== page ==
ne beautiful autumn
morning in 1986, Goutam
Chakraborty stepped outside
a classroom at the University
of Iowa. The business grad student men-
tally sorted through his own personal big
data ﬁle that had propelled him into a
stark, new life.
Months earlier, the young marketing
executive had been chaueured around
his hometown of Calcutta, India. His
employer, a tobacco company, also paid
for his luxury apartment and handed
him a $10,000 travel and entertainment
“What the heck have I done to myself?
What have I done?” he said to himself
At 27, he had eectively tossed those
amenities out the polished limo door to
become another poor college student
eating ramen noodles in a $250/month
“I thought I’d made the biggest mistake of
my life,” the Oklahoma State University
marketing professor says with a laugh,
sitting in his neat oce in the Business
Building on the Stillwater campus.
The founder of the data mining certiﬁ-
cate program in OSU’s Spears School of
Business says he had moved to Iowa City
to stay just long enough to get a mas-
ter’s degree in statistics and a doctorate
in marketing. Then he’d return home
But, unexpectedly, his passion kicked in
to help students make sense of compli-
cated data and use it to help businesses
and possibly even the world. And that
“It was unplanned. … Most of my fellow
schoolmates back in engineering school
still don’t believe that’s what I do these
days,” says Chakraborty.
“They say, ‘No! It can’t be!’”
Now, the internationally recognized data
mining and analysis expert has found his
true calling as an American father … of
about 700 kids.
Besides his own two teenage sons,
Chakraborty’s family includes his “second
set of kids” who have gone through his
big-data certiﬁcation program in the past
A few years after joining OSU as a quan-
titative marketing professor in 1991, he
worked with Dr. Marilyn Kletke, now-
retired professor in the Management
Science and Information Systems pro-
gram, to launch a graduate-level data
mining certiﬁcation program, combining
aspects of engineering, statistics and
business with other disciplines.
The core level certiﬁcate requires students
to complete 12 credit hours of special-
ized courses, with the expert level cer-
tiﬁcate requiring up to 21 credit hours.
Chakraborty said few students are able to
manage the master’s degree requirements
and instead complete the 21-credit-hour
level of expert certiﬁcation.
Sponsored by business analytics soft-
ware provider SAS, the stand-alone grad-
uate certiﬁcate program attracts students
undertaking master’s programs in various
“If you like playing with data, if you like
solving a problem, if you have intellectual
curiosity and you have some bent of math-
ematical aptitude, this is the best ﬁeld you
can think of,” Chakraborty says.
FILLING THE GAP
As technology throws more and more
data at business people, the issue of how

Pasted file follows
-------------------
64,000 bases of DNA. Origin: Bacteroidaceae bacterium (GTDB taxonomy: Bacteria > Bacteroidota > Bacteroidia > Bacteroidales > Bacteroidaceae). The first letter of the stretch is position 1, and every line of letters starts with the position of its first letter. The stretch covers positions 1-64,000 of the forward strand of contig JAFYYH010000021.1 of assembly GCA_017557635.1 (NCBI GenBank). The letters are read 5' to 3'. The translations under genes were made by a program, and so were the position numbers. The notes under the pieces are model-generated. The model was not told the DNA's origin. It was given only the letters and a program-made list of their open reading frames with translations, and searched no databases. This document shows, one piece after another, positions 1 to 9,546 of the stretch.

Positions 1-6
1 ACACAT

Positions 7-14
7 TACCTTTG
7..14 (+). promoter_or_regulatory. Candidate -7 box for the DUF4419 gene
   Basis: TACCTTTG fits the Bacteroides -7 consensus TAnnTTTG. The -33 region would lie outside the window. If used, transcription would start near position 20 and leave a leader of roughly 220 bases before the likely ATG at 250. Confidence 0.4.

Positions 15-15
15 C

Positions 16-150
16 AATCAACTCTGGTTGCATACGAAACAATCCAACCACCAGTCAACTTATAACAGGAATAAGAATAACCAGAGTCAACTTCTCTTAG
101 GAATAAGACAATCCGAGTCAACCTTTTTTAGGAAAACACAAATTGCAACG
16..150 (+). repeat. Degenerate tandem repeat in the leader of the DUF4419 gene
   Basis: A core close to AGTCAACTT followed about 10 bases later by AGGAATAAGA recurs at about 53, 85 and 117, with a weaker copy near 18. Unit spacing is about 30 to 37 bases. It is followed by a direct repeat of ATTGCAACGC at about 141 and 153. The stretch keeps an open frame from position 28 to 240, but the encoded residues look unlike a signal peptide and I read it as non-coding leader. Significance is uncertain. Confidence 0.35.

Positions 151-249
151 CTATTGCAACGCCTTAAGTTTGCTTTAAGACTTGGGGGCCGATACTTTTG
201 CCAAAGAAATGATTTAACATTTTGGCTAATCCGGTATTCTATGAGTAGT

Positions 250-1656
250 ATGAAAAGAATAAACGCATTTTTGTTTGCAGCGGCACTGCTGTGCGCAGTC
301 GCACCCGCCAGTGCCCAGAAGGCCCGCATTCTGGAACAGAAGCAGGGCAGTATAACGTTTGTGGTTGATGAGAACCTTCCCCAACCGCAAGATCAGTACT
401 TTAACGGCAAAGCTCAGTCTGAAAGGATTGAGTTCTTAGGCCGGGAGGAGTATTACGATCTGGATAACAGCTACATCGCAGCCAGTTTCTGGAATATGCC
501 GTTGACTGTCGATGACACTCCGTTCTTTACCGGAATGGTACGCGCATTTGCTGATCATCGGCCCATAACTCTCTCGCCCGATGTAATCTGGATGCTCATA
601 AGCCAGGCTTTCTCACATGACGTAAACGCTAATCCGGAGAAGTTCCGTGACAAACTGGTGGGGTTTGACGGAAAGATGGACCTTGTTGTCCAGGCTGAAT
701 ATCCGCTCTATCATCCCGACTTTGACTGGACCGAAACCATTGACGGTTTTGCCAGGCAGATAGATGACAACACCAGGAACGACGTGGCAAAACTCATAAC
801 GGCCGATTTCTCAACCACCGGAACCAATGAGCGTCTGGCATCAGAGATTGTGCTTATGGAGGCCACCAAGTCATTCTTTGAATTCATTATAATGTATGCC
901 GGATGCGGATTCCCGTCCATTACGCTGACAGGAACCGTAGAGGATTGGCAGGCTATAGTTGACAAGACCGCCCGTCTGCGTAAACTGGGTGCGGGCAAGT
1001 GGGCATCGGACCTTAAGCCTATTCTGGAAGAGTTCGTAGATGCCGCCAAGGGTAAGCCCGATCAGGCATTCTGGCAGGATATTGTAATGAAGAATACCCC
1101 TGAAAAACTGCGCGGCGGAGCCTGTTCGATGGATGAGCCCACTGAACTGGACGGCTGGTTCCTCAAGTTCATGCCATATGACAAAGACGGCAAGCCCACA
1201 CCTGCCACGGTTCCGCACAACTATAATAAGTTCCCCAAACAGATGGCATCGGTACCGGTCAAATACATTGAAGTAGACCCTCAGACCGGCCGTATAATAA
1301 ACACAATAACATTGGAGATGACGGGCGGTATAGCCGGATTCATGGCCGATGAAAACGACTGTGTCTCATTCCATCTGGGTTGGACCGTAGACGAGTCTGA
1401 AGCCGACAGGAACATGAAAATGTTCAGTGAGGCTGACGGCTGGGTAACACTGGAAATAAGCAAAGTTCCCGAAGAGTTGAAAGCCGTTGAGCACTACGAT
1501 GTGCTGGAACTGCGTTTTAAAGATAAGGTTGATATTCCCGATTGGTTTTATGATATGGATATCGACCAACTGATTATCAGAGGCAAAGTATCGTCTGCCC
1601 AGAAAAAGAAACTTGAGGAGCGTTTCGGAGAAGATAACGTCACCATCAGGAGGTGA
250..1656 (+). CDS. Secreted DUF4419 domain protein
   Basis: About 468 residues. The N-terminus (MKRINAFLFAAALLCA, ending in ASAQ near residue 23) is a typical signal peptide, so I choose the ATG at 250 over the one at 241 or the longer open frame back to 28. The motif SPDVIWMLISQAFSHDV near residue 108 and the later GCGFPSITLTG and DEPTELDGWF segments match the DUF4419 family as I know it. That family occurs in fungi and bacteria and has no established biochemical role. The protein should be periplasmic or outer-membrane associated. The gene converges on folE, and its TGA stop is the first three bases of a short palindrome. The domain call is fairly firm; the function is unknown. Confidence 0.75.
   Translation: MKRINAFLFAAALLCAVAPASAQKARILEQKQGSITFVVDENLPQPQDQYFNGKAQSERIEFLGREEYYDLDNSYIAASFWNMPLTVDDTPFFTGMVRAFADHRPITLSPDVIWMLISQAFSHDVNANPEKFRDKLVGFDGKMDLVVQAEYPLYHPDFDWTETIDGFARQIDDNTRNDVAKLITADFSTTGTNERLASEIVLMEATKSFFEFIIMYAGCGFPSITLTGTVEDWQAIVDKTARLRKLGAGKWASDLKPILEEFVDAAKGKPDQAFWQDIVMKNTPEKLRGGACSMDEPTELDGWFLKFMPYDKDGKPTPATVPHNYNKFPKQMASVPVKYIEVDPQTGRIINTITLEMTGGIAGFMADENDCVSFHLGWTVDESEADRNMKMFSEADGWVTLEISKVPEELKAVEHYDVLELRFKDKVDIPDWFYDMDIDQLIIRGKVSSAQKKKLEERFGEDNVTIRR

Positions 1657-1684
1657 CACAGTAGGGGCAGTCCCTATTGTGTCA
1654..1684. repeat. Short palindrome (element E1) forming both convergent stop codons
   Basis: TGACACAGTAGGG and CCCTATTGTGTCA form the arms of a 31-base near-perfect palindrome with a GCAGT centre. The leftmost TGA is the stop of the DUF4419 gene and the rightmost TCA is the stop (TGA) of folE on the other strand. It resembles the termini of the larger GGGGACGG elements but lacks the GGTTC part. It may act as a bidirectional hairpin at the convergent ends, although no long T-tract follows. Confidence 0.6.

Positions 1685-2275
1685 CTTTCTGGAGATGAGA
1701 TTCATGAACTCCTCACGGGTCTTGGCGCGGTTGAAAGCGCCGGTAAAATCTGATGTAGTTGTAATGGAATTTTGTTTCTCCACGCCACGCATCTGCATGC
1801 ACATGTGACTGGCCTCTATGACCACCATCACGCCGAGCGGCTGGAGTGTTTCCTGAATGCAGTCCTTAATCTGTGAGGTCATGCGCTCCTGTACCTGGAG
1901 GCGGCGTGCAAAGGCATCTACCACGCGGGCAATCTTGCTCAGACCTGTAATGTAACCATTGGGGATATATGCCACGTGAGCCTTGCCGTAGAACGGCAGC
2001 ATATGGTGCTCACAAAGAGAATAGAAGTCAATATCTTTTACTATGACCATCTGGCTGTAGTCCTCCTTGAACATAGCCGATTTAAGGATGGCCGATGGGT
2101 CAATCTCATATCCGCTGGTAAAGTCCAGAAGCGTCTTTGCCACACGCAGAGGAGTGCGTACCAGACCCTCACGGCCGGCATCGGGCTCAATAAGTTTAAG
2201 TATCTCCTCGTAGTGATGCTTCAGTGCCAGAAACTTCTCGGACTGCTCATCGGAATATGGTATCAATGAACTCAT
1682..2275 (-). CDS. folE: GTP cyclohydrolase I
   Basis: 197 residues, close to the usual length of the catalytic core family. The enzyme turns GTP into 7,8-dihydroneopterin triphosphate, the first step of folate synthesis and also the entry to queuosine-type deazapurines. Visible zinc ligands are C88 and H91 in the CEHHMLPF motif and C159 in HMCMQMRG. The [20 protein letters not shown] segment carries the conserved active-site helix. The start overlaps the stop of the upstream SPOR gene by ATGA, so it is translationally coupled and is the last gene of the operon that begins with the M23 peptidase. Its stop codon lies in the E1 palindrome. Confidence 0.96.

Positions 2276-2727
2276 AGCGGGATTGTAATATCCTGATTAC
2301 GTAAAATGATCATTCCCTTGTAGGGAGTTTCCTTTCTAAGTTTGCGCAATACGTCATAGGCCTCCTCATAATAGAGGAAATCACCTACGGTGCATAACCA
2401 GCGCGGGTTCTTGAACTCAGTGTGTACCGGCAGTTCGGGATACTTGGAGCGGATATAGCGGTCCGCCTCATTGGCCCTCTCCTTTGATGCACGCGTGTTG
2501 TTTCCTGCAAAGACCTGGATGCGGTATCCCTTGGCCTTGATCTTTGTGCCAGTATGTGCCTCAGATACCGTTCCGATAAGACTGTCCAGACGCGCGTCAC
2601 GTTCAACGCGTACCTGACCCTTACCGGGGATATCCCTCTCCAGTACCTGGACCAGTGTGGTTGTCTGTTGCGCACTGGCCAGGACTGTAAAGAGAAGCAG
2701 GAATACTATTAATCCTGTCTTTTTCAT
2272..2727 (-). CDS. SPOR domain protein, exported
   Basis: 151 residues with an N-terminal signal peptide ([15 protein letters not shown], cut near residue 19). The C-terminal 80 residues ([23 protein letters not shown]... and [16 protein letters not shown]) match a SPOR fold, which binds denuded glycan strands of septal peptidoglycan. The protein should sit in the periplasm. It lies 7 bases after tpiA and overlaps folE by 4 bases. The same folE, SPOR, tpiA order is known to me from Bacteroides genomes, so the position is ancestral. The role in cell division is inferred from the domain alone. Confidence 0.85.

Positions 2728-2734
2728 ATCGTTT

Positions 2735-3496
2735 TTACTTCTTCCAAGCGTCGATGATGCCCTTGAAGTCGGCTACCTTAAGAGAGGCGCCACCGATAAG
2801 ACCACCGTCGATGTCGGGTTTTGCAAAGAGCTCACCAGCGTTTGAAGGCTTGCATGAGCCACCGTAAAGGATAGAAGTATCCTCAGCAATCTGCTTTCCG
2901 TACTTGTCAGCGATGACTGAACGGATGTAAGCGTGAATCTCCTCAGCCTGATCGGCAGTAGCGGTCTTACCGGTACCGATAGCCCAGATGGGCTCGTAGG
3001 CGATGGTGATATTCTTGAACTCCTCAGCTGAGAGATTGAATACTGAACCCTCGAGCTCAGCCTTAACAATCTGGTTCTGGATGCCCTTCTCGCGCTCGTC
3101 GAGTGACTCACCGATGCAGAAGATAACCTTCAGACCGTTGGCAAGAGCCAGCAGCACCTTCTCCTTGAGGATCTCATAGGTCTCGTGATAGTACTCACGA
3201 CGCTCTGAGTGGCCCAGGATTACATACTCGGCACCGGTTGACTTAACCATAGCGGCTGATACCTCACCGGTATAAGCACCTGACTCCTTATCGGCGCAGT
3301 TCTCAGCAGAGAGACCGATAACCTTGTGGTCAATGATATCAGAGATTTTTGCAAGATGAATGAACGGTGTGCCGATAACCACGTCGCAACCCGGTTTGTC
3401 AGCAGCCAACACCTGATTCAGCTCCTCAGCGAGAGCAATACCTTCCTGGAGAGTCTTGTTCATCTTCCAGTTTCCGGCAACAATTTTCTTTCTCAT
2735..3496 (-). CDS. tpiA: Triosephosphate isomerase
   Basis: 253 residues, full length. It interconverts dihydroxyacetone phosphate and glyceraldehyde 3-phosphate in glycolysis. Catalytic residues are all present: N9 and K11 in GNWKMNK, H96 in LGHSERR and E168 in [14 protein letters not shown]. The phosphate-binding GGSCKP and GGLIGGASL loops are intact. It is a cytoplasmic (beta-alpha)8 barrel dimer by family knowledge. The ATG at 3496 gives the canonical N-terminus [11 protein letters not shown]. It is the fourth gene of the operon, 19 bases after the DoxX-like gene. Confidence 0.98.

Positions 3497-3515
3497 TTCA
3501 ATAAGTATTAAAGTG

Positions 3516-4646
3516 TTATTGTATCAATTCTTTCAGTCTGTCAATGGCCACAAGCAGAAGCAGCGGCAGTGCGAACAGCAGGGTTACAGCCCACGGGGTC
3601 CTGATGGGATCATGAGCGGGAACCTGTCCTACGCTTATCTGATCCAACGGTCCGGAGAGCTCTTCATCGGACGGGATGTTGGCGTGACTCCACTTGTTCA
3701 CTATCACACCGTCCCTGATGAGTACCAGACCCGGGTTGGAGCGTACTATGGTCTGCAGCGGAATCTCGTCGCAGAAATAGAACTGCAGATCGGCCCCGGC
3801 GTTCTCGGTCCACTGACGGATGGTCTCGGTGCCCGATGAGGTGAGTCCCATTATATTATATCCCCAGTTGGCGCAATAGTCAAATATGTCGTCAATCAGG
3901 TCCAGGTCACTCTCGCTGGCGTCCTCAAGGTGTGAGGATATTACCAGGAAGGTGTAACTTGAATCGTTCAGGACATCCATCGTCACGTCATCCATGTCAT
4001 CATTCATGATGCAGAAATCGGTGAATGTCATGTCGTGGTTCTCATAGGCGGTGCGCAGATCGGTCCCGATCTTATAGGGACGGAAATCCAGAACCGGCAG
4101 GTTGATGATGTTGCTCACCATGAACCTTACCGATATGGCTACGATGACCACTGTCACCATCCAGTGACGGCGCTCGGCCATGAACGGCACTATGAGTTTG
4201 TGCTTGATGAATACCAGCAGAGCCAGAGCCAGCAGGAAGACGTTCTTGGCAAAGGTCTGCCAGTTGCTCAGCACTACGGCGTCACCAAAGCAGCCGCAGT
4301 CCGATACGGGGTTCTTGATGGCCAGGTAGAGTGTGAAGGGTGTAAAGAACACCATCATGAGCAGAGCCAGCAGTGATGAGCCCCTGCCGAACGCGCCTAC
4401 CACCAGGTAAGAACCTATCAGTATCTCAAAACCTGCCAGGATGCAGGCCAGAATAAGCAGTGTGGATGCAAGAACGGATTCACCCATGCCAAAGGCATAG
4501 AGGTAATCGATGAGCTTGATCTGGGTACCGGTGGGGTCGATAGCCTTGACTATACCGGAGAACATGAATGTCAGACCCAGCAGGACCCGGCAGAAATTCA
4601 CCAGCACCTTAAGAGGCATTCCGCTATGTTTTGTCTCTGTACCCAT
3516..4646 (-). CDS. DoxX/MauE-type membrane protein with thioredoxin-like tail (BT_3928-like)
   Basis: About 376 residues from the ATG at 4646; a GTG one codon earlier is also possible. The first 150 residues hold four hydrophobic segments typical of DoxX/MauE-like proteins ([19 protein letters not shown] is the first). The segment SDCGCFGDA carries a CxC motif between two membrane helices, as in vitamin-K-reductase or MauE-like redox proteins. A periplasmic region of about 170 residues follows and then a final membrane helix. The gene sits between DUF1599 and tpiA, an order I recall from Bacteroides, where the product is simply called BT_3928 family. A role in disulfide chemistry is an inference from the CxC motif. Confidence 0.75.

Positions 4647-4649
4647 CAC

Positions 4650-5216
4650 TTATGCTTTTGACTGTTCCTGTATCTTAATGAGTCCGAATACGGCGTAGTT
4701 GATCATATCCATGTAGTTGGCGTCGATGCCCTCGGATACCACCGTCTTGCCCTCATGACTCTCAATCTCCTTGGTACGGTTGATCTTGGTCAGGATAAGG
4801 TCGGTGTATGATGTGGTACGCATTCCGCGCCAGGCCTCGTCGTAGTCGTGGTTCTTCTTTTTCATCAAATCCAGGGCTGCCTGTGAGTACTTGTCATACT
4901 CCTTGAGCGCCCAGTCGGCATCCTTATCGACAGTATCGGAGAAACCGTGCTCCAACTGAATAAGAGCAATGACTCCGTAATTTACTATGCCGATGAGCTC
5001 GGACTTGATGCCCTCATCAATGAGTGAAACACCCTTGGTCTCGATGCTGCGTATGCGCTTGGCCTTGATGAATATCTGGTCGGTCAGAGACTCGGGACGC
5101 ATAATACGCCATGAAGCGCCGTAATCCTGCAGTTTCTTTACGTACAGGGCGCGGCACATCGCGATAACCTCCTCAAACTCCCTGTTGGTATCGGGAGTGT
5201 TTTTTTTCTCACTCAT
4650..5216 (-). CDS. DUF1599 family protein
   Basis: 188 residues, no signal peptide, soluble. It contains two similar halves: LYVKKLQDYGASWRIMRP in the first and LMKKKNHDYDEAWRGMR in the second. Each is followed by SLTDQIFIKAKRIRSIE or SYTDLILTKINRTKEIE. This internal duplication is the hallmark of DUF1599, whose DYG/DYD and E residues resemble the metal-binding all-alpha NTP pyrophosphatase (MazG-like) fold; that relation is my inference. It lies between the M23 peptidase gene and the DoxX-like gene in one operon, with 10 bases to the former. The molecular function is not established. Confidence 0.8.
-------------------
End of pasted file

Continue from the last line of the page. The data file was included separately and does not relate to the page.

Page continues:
to make sense of everything has grown.
In a 2011 study, research and consulting
ﬁrm McKinsey and Co. discovered a
yawning gap in that arena of the business
First, the ﬁrm identiﬁed a U.S. shortage
of 140,000 to 190,000 people with deep,
deep analytical expertise. Second, it
identiﬁed a massive need for 1.5 million
people who are not as deeply trained but
know how to use data tools and tech-
niques to make better decisions — the gap
Chakraborty’s program helps ﬁll.
“We can boast as much as we want,
saying we have the best program,” says
Chakraborty. “But let’s talk about valida-
tion from the marketplace.”
In the past 10 years, his students have
presented 160 papers and posters at var-
ious conferences. Twenty-one OSU stu-
dents have been honored with best paper
or best poster awards. In fact, OSU stu-
dents have nailed 12 top prizes in the
SAS-sponsored Analytics Shootout, one
of the largest analytics conferences in
“We have been on the stage every year,”
says Chakraborty. “There is not another
university in the U.S. that has that
Among numerous projects, Chakraborty’s
students are working on a massive data
problem for a Las Vegas casino company.
For three of the company’s properties over
about three years, students are examining
what promotional materials work and
which eorts waste time and money.
The work involves millions and millions of
records and hundreds of columns.
“It’s something that is hard to manipu-
late and to make sense of. But, actually,
if you ask me, that’s not a very big data
problem,” Chakraborty says.
“It’s not, because a truly big data problem
could be billions of records. But from
a teaching point of view, a few million
“You go from a mess of something to
something managers can understand and
take away and put into action,” he says.
“And that’s really what we try to teach in
His students are also working on a social
media eort, examining Twitter and
social media to see how public sentiment
shifted as the Ebola story evolved. They’ve
found people shifted from feeling scared
to mad to learning about preventative
The students examine the data and create
“sentiment mining models” to track peo-
ple’s sentiments about the topic.
BY SONYA COLBERG
engage@spears summer 2015